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27-04-2022 | BSR 2022 | Conference coverage | News

News in brief

SLE tied to adverse stroke outcomes in women

Author: Claire Barnard


medwireNews: Women with systemic lupus erythematosus (SLE) are more likely to experience adverse outcomes following stroke than those without, research suggests.

These findings “imply that primary stroke prevention is of utmost importance” in this patient population, and suggest that “there might be a need to explore more effective and targeted treatment strategies,” presenting author Sona Jesenakova (University of Aberdeen, UK) told delegates at the British Society for Rheumatology 2022 Annual Conference in Glasgow, UK.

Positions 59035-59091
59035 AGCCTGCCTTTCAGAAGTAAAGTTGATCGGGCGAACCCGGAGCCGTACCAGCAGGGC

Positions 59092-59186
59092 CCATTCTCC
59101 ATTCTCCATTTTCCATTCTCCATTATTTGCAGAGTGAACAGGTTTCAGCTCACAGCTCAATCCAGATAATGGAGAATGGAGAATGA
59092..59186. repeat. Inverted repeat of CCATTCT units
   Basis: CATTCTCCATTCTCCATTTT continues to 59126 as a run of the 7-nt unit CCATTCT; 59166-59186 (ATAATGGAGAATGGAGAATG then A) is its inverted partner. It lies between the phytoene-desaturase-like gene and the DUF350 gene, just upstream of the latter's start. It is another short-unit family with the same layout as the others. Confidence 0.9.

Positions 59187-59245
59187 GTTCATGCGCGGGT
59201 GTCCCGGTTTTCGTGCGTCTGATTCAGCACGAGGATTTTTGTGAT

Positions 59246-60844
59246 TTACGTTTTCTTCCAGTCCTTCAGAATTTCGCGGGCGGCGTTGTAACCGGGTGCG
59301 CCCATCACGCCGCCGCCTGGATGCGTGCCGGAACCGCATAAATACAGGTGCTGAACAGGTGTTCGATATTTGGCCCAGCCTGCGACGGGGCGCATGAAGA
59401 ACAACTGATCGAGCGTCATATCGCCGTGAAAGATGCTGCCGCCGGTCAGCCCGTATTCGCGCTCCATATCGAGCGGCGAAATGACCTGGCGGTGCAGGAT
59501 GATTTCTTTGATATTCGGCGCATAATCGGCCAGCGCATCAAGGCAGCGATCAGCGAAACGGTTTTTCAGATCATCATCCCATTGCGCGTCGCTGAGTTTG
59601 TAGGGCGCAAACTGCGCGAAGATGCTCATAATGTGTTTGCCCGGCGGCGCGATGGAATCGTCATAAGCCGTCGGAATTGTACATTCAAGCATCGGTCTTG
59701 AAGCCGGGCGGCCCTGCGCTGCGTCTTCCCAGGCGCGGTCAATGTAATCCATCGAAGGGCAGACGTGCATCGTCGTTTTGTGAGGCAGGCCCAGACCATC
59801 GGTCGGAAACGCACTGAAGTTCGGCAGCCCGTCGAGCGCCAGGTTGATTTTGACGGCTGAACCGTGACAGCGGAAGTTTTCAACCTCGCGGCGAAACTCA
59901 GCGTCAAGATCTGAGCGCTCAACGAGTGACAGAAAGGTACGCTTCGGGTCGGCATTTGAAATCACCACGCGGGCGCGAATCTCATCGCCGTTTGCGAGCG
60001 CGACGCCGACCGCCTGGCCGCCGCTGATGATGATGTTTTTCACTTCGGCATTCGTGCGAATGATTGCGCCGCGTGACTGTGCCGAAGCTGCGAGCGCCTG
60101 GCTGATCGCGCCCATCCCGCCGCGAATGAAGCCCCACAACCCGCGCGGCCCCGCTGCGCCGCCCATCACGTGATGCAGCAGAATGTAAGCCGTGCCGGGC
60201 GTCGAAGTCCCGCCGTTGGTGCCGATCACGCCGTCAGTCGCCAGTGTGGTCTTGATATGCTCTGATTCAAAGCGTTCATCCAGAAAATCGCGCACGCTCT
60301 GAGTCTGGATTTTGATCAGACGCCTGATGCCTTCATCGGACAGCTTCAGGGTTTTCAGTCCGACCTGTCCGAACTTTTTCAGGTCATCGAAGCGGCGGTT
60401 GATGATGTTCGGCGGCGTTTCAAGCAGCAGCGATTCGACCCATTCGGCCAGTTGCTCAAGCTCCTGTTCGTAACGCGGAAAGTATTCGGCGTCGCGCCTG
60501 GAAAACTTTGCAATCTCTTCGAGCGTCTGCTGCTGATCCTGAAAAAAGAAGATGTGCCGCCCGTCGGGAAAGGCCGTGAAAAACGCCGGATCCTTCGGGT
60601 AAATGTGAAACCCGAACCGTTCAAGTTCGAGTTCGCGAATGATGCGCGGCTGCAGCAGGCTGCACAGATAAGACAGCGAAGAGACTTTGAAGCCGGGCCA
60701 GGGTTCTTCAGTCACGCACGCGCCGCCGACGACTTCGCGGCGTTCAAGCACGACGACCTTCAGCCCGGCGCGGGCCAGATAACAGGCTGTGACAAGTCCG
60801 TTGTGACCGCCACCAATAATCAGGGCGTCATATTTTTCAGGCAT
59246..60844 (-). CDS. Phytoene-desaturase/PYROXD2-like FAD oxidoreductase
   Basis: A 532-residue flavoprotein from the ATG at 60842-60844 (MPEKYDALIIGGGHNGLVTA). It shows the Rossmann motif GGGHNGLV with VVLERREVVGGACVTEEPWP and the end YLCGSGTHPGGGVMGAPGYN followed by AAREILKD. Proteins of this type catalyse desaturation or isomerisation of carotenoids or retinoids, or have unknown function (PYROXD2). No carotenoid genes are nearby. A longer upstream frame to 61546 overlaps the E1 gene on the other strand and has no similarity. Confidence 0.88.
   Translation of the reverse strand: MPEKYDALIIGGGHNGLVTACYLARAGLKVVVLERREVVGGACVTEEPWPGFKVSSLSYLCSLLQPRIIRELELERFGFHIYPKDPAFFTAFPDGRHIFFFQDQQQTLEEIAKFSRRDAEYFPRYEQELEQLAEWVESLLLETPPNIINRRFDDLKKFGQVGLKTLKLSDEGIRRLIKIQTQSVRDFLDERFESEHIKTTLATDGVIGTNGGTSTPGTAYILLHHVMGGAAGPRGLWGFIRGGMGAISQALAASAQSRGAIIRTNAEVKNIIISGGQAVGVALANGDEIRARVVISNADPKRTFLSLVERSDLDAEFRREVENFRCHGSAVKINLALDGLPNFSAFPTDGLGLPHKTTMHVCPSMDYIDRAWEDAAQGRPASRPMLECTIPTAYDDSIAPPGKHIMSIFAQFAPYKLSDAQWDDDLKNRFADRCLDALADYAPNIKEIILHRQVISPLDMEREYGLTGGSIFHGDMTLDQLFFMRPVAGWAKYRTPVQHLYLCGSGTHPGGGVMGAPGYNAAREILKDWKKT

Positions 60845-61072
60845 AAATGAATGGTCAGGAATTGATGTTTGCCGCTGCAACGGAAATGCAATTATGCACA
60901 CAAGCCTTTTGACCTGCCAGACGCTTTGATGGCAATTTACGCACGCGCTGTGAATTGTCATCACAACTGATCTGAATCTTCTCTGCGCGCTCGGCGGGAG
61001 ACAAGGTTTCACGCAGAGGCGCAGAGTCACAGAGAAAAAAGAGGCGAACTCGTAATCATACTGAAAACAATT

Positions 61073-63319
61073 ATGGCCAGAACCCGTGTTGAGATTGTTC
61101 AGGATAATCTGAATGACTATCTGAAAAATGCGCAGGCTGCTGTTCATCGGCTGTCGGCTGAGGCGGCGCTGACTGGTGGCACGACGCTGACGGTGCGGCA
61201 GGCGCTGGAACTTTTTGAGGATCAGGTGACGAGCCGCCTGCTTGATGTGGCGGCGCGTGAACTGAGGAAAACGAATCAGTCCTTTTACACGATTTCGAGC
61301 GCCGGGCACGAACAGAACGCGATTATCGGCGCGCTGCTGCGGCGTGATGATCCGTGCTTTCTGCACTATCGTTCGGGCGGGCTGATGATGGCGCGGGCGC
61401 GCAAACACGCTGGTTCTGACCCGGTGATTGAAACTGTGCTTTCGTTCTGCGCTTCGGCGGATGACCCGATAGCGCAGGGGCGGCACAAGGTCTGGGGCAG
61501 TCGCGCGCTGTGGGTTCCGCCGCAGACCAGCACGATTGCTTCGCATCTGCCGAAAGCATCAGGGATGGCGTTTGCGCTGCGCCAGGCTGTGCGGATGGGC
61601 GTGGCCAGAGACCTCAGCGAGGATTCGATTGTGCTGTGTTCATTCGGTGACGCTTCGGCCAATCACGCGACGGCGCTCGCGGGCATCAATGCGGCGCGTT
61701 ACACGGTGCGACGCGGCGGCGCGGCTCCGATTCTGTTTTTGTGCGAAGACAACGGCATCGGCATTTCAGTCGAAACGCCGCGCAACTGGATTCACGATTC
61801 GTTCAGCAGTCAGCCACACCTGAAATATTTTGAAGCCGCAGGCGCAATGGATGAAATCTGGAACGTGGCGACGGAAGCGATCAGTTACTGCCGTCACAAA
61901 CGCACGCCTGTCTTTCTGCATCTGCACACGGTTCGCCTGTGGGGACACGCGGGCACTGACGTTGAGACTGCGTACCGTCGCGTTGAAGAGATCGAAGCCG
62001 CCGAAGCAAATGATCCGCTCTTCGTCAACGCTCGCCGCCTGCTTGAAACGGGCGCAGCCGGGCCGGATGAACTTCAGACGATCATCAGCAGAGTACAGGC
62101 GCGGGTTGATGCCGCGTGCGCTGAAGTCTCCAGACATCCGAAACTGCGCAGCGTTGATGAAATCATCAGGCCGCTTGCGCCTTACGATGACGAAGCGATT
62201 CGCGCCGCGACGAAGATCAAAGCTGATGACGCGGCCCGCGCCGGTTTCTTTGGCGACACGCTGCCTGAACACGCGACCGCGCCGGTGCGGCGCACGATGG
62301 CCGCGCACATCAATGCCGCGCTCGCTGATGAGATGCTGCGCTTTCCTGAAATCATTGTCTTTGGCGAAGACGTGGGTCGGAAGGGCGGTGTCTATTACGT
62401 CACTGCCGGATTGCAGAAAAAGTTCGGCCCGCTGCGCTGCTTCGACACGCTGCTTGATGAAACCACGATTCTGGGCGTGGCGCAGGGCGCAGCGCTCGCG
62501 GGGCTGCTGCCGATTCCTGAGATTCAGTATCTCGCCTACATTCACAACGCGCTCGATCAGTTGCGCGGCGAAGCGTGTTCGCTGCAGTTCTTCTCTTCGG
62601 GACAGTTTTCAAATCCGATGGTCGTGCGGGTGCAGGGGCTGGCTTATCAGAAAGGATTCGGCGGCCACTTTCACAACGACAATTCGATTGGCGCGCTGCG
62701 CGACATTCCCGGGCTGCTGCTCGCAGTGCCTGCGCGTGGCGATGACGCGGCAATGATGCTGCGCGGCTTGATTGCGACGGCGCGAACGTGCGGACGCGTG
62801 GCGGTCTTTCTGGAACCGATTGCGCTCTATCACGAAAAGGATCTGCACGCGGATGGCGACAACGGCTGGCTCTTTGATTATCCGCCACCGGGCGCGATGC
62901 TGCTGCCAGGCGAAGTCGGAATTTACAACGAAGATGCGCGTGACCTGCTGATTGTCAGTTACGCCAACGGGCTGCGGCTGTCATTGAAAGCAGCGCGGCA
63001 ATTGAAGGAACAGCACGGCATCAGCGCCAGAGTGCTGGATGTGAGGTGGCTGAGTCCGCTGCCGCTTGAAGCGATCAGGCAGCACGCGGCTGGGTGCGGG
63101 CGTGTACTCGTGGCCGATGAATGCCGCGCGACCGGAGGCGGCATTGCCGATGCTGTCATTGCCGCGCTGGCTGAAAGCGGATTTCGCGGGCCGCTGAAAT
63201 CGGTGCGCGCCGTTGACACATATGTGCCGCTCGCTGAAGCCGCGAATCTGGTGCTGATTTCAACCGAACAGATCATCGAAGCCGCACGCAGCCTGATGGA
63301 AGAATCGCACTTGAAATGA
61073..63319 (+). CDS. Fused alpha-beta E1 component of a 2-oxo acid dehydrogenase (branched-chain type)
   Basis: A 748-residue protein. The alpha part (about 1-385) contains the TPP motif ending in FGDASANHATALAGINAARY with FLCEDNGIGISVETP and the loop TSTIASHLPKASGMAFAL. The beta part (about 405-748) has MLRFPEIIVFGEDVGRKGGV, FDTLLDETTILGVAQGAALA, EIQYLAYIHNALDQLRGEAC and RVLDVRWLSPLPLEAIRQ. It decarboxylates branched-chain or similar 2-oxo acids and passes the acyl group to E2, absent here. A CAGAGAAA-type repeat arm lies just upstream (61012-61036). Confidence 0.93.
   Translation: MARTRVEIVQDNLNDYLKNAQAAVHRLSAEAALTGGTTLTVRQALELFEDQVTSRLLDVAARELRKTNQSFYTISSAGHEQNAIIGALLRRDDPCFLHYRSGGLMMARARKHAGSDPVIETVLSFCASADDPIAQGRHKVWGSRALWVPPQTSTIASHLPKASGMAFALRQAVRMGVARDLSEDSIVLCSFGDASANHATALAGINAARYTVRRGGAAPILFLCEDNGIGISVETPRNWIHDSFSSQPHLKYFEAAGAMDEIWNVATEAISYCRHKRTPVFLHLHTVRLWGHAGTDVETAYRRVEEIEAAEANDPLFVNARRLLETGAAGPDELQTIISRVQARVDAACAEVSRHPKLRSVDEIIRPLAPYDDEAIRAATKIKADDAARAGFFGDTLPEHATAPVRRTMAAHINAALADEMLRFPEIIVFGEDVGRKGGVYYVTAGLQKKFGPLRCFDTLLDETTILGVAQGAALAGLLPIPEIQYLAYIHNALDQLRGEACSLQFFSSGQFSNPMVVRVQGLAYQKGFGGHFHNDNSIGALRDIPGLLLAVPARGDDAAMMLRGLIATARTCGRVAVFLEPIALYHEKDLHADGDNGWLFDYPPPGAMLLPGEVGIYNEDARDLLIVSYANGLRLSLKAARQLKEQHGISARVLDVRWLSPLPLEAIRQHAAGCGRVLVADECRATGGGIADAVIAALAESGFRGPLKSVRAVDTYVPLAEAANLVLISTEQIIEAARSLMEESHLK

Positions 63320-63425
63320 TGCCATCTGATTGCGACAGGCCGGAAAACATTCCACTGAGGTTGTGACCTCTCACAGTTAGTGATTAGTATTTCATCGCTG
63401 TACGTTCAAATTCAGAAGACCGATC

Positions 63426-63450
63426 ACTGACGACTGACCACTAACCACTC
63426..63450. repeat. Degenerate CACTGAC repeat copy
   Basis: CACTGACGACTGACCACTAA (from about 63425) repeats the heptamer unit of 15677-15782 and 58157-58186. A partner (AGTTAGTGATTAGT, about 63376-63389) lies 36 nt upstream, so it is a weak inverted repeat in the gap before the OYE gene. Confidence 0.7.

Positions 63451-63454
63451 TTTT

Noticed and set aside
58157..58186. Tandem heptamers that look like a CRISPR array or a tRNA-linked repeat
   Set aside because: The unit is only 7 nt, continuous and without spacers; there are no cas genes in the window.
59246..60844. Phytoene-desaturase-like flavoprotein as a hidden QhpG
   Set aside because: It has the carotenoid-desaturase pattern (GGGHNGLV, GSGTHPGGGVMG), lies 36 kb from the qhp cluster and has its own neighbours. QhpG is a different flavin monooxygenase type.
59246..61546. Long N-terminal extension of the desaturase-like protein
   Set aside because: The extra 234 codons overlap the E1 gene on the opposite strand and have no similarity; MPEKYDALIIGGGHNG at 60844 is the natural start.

In their multivariable analysis of 1,581,430 people who were hospitalized for acute ischemic (89%) or hemorrhagic (11%) stroke and included in the US National Inpatient Sample database between 2015 and 2018, the researchers found that the 6110 women with SLE had a significant 20% higher likelihood of requiring hospital admission for more than 4 days than the 1,574,380 patients without SLE. They also had a significant 28% lower likelihood of being routinely discharged home.

These associations were not seen for men, but Jesenakova cautioned that the findings “need to be interpreted with caution” due to the small number of men with SLE who were included in the study (n=940).

The team also evaluated receipt of intravenous thrombolysis and endovascular thrombectomy in patients with ischemic stroke, finding that utilization of these revascularization therapies was similar in people with versus without SLE.

medwireNews is an independent medical news service provided by Springer Healthcare Ltd. © 2022 Springer Healthcare Ltd, part of the Springer Nature Group

BSR Annual Conference 2022; Glasgow, UK: 25–27 April